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Why has so little scientific research been done on ?

Sylvia Brown finds out.

The links between food and MS

To many of us with MS, it seems glaringly obvious that diet is a probable cause of MS. Yet it has been widely ignored. We all know about the geographical distribution of MS: High where they eat a lot of dairy produce, saturated fat, and grains; low where they eat a lot of fish.

On top of this, there is overwhelming anecdotal evidence about diet and MS. Many, like me, who radically change their diet see results. * Your condition gradually improves. Many doctors have seen this for themselves.

So why don't the medical profession take it seriously?

"There is no doubt that clinical trials with diet are needed," states Professor Christine Williams at the Nutrition Unit at the University of Reading."There is sufficient indication that diet could be an effective modulator for this disease."

So what's the problem?

Prof. D. A. Ledward, Head of the Department of Food & Science Technology at the University of Reading comes up with this : "We accept that diet plays a crucial role in many illnesses. But because of our biochemical individuality and the number of variables there are in MS, trials to confirm most of these relationships make them very expensive to prove to any degree of acceptable significance."

So money, it seems, lies at the root of the problem. You can't make a bundle of cash or a nice tidy profit from proving that people with MS can get better by changing their diet. Though heart disease seems to manage alright.

"I'm afraid the power of the drug companies has distracted many MS researchers away from diet and other non-drug issues," says Professor Charles Warlow, a neuroscientist at the University of Edinburgh. " It is much easier for a researcher to do a drug trial sponsored by a pharmaceutical company, than raise funds to do a serious trial of dietary interventions."

"This is not to blame the industry," Professor Warlow continues. " They are doing what they have to do in a competitive market. The problem lies with government which is not prepared to redress the balance and fund research into interventions of no commercial interest."

Ah. Commercial interest

It seems ironic that our drive for diet to be taken seriously comes at a time when one of the most extensively-researched and expensive drugs for MS, beta interferon, is deemed "not sufficiently cost-effective" by the National Institute for Clinical Excellence to be widely prescribed for MS patients on the NHS.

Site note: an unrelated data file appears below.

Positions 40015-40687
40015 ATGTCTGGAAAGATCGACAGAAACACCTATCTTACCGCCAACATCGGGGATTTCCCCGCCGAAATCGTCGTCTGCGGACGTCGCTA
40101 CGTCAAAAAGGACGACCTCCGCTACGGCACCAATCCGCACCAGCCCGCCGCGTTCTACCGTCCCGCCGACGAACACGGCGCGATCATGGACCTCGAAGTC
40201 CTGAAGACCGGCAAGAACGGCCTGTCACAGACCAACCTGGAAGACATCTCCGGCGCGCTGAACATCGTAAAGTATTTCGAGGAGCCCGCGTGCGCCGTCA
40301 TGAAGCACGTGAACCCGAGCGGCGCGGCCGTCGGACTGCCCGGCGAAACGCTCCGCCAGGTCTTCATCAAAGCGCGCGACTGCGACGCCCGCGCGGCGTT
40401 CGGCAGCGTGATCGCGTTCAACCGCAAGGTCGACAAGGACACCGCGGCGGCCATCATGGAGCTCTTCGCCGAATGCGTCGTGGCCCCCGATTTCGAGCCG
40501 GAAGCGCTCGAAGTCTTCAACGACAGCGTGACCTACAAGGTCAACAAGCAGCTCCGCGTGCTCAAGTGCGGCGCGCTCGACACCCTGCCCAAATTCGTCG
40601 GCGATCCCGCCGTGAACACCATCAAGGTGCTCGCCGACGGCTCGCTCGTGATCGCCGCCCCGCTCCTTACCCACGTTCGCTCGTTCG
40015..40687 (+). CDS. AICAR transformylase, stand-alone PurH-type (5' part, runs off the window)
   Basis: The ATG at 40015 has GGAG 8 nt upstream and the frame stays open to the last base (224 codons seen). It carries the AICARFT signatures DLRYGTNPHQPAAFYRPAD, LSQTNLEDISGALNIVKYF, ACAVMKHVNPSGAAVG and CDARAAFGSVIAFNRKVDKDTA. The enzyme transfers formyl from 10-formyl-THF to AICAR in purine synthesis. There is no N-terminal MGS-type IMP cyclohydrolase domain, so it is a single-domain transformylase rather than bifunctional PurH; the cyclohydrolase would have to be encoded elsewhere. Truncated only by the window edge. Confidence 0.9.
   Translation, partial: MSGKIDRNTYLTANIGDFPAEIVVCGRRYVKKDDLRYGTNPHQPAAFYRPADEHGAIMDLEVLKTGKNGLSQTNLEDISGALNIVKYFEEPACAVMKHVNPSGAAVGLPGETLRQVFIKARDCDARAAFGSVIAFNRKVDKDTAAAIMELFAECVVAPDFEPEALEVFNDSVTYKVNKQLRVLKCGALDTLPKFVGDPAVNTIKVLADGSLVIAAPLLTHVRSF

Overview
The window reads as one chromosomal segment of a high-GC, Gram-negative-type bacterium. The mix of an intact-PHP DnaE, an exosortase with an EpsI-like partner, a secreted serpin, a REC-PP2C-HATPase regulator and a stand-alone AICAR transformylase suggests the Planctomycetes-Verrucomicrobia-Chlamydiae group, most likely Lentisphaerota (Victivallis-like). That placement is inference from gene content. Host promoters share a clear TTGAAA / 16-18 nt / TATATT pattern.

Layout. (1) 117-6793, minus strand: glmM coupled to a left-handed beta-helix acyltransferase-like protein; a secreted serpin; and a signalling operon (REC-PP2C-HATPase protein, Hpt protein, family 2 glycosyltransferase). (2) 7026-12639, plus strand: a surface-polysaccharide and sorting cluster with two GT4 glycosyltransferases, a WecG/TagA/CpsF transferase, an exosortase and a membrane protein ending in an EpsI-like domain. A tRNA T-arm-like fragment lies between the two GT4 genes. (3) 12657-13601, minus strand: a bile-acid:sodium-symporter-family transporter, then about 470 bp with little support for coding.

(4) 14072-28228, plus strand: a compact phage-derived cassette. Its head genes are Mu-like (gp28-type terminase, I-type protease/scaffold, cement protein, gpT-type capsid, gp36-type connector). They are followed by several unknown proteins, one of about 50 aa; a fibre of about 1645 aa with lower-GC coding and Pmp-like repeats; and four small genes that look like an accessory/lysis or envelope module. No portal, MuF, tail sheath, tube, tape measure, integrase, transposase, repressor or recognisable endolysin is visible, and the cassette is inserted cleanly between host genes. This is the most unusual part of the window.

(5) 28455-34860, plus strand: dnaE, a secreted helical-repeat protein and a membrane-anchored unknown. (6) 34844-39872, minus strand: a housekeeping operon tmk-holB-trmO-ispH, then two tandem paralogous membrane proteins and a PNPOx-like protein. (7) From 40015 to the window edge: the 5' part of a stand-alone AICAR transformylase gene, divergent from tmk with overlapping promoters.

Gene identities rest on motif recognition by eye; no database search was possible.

I agree with Professor Warlow when he adds: "Patients themselves, and the MS Society, have become obsessed with beta interferon, even though any effect is marginal at best."

So wouldn't it be better to fund diet trials which could result in cost-effective treatment for more people?" They are trying to do just that in Canada - if they can raise the money. But even if they did it there, we would still have to do the same here too.

Our Campaign

So what else can we do? For a start, GPs could give information to their MS patients about diet. If patients ask: "Does diet play a role in MS", doctors shouldn't shilly-shally around. They should say yes. Saying 'we don't know' is no longer good enough. We do know.

How can you help?

We can also raise awareness, and lobby people who have power and influence. This is what we can do:

1)View our closed petition at www.thepetitionsite.com/takeaction/747307120

2)Lobby the MS Society at 372, Edgeware Road, London, NW2 6ND. They have    the money to fund such research, and the power to make it happen.

3) Write to your local MP, either locally or at the House of Commons, London     SW2A 0AA. Or to contact your MP by email visit     http://www.parliament.uk/mps-lords-and-offices/mps

4) Write to Jeremy Hunt MP, Secretary of State for Health and Norman Lamb MP Minister of State for Care and Support at the Dept of Health, Richmond House, 79 Whitehall, London SW1A 2NS, UK

Remember to

Suggest diet as a realistic alternative to beta-interferon and highlight the urgent need to secure funding research trials on diet, it's our best hope of a major breakthrough in understanding MS and for getting a proven, effective, and cheap treatment in the near future.

D, N, E

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